Six studies were included (n=1,740 participants): four RCTs (n=1,041) and two nonrandomised controlled studies (n=699). Sample size ranged from 110 to 435. Study duration ranged from 12 to 24 months. The authors stated that all studies met criteria for concealment of allocation, blinding of outcome assessment and treatment of withdrawals. Drop-out rates ranged from 4% to 39%.
At one-year follow-up, tight control regimens were associated with a statistically significant improvement in DAS-28 scores compared to usual care for all studies combined (WMD random-effects model 0.59, 95% CI 0.22 to 0.97; significant heterogeneity I2=80%) and for RCTs (WMD random-effects model 0.65, 95% CI 0.10 to 1.21; level of heterogeneity not reported).
Tight control regimens that incorporated a protocol for treatment adjustment were associated with a statistically significant improvement in DAS-28 scores compared to usual care (WMD random-effects model 0.97, 95% CI 0.64 to 1.30; three studies, significant heterogeneity I2=61%). The authors stated that heterogeneity was mostly due to one study with large efficacy and a small number of patients.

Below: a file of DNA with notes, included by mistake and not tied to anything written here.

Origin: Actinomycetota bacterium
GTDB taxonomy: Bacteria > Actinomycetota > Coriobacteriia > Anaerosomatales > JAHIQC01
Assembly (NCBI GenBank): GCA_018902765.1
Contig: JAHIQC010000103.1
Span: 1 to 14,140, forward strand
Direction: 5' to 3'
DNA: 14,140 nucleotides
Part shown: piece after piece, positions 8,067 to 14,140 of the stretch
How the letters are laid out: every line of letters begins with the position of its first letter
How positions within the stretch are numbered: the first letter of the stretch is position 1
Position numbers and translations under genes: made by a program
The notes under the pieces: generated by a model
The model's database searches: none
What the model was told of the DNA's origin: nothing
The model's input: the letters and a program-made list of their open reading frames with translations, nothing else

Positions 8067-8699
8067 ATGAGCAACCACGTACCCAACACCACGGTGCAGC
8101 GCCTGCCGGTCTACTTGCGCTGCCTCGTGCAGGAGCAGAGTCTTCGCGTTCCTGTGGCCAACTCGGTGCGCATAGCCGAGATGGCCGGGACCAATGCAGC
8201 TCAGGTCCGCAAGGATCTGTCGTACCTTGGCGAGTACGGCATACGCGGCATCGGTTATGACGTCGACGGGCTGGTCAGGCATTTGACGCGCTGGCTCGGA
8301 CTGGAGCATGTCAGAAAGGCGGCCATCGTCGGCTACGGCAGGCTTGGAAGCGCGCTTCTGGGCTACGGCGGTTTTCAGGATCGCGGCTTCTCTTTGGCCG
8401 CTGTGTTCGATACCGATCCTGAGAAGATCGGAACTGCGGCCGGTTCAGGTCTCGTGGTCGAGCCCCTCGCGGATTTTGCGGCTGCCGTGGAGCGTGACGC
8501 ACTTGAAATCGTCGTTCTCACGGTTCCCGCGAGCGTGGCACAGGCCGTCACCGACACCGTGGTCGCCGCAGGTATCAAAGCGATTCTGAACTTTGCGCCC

Tight control regimens that did not incorporate a protocol for treatment adjustment were associated with a small statistically significant improvement in DAS-28 scores (WMD fixed-effect model 0.25, 95% CI 0.03 to 0.46; three studies, no significant heterogeneity).